It is common knowledge that replicas of firearms and explosives are not allowed on U.S flights, but what others may not know is that this rule also applies to fictional weapons.
Earlier this month, the Transportation Security Administration (TSA) confirmed to a Twitter user that the thermal detonator-inspired Coca-Cola souvenir bottles — which are being sold in Star Wars: Galaxy’s Edge at Disneyland in Anaheim, California, and soon to be sold at Galaxy’s Edge at Disney’s Hollywood Studios in Orlando, Florida — are not allowed in carry-on or checked bags on flights.
Thanks for asking! Replica and inert explosives aren't allowed in either carry-on or checked bags.
— AskTSA (@AskTSA) August 13, 2019
The souvenir bottles come with a regular soda bottle cap under the decorative lid. But even if the decorative lids are removed, the TSA told a Star Wars fan on Twitter that the bottles would still not be allowed through security.
Even with a normal bottle cap, this item is still considered a replica and is not allowed in carry-on or checked bags. If our officers discover a replica item during screening and believe it's real, the item will be treated as such until advised otherwise by law enforcement.
— AskTSA (@AskTSA) August 28, 2019
A lot of Star Wars fans find the TSA’s rule absurd, arguing that thermal detonators don’t exist in the real world, and even if they exist, the souvenir bottles are clearly not exact copies of the palm-sized, spherical devices that are depicted as extremely deadly explosive weapons in the Star Wars universe.
This is beyond overreach. The bottles don’t look like any real explosive device In the world – unless we’re living in a movie / cartoon. Come on… are Nerf Toys allowed? What about empty POM bottles? Was this vetted by TSA? pic.twitter.com/0Bn373jrCy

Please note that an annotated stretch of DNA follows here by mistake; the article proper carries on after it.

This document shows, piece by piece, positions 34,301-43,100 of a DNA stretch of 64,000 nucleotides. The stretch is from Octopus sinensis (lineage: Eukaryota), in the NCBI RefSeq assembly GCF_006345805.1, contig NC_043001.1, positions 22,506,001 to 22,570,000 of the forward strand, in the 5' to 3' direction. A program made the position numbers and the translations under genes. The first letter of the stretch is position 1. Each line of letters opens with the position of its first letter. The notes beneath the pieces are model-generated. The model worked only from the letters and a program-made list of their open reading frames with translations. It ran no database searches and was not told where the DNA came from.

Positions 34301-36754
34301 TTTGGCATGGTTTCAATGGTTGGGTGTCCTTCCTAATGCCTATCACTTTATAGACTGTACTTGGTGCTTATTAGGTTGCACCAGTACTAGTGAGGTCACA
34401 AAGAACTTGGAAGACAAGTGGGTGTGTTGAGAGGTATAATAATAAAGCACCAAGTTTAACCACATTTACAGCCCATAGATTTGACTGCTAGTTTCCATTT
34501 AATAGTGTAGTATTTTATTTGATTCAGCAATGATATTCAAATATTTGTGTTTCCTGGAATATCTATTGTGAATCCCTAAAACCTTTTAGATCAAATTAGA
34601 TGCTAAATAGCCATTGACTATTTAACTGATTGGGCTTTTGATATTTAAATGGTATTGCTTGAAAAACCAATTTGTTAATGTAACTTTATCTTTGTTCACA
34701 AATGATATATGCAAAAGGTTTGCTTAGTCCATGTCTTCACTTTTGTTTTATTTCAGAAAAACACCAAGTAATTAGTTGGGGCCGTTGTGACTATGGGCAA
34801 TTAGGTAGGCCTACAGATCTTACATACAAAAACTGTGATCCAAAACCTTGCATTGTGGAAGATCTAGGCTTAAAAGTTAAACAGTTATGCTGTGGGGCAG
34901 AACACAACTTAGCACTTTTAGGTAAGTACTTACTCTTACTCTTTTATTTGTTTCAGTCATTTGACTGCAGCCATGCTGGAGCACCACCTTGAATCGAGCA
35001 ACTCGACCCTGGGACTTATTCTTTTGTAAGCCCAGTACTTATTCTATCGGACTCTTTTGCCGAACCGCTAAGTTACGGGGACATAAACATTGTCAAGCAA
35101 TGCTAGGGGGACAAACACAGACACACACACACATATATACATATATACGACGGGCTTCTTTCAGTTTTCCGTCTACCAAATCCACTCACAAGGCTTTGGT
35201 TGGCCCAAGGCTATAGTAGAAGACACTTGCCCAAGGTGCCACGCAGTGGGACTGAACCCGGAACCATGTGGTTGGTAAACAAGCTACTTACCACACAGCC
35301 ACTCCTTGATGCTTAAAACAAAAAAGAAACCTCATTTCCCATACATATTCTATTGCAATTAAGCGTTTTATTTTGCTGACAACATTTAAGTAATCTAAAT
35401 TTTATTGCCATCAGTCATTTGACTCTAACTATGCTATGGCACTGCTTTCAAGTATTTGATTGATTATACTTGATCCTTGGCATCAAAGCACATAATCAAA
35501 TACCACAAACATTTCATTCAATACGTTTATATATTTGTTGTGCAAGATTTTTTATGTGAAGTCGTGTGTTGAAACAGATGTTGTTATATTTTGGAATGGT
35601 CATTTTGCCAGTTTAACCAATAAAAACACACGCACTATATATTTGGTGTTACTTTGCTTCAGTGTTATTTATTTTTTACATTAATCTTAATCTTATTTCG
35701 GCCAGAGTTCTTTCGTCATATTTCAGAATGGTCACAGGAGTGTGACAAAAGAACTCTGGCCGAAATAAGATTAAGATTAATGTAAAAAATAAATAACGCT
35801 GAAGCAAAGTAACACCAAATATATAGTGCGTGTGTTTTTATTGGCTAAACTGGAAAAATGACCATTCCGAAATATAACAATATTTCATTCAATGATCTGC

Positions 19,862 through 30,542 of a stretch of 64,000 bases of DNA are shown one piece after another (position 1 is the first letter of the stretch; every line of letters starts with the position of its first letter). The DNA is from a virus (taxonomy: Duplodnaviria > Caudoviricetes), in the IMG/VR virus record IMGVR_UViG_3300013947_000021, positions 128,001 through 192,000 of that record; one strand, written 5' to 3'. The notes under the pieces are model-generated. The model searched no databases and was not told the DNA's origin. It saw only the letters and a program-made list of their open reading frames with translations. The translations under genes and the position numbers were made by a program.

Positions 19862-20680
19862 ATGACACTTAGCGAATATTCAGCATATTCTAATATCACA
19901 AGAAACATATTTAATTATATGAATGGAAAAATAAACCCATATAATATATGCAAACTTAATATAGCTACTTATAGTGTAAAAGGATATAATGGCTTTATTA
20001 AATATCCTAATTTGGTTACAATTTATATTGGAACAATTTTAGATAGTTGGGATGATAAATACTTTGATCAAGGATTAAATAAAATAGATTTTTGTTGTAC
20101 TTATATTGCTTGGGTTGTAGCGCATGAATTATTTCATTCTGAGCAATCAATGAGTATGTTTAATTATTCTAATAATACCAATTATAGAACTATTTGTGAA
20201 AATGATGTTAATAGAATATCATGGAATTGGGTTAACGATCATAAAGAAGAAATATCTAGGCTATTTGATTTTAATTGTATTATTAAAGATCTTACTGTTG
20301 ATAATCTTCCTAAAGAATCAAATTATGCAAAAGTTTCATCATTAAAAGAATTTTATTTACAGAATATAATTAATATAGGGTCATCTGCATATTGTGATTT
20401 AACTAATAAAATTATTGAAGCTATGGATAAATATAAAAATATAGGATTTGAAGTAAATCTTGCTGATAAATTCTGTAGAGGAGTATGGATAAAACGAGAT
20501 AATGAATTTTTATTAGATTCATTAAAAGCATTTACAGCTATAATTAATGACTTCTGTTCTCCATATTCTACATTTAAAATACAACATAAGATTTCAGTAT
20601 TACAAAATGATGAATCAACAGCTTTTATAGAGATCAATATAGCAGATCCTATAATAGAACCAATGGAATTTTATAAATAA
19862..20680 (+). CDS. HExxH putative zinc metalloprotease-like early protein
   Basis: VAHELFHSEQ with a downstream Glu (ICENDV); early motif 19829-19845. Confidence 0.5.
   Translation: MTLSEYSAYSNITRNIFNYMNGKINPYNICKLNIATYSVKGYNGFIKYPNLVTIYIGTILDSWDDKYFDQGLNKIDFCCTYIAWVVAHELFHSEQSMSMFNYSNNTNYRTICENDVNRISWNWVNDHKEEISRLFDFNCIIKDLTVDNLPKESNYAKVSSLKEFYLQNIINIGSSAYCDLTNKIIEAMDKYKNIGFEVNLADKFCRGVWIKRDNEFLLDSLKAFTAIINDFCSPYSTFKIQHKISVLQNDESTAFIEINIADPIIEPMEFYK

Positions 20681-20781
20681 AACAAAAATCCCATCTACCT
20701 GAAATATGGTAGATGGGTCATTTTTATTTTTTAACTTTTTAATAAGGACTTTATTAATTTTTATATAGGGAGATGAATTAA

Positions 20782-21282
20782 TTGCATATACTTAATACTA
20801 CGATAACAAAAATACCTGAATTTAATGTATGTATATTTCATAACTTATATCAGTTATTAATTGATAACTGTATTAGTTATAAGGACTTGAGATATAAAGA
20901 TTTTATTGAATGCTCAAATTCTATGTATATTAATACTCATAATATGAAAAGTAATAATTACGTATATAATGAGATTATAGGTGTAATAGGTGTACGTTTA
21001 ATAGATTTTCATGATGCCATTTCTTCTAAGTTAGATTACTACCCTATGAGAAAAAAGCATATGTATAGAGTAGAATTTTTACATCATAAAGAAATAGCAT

— MINDCRAFT.film (@Mindcraft_film) August 28, 2019
Any fool can see they are Star Wars coke and sprite. What is wrong with TSA. Not smart enough to know Coke and Sprite from thermal detonators. Come on that is just to stupid even for tsa
— Disney Fan 1 (@Tpafun1) August 28, 2019
Hmm last I checked these round drink bottles look nothing like this item shown in the movie it’s just a round bottle whats next a little ball would be considered a weapon pic.twitter.com/1pFUp3sA3g
— GFSirJames (@SirJames1990) August 27, 2019
Fu¢king [email protected]$$ government worker. A replica? It doesn’t look anything like a bomb. Over reaching government is killing this nation. I guess you’ll put me on a no fly list now just to get your kicks.
— ken ezzell (@Oh_Ezzell) August 28, 2019
These are not replica explosives under any legal definition of the term. Don’t abuse your position.
— John Vanderbeck (@JohnVanderbeck) August 28, 2019
To replicate is to directly copy…this isn’t a replica.
You people continue to show your stupidity at every turn.
No wonder you’re the only government entity more hated than the DMV.
— Tom West (@JokerTomWest) August 28, 2019
This is absurd. Furthermore they do not actually look like the explosive in the movie. Also. Thermal detonators are not real.
— Tara Elizabeth Grieb (@TaraGrieb) August 28, 2019
Despite the official confirmation from the TSA, The Verge reported that some guests had been able to slip through security with their souvenir bottles just fine.
Unveiled last April, the thermal detonator-inspired Coca-Cola souvenir bottles come in three color schemes: red for Coke, silver for Diet Coke, and green for Sprite. The bottles’ spherical shape is a nod to the skittish but loyal astromech BB-8.While the bottles still have brand names on them, the labels are written in Aurebesh — one of the fictional languages used in the epic space opera franchise.
“The design of this thing just looks cool,” Walt Disney Imagineering portfolio creative executive Scott Trowbridge said of the collection back in April. “[It’s] kind of thermal detonator-ish. It’s kind of awesome.”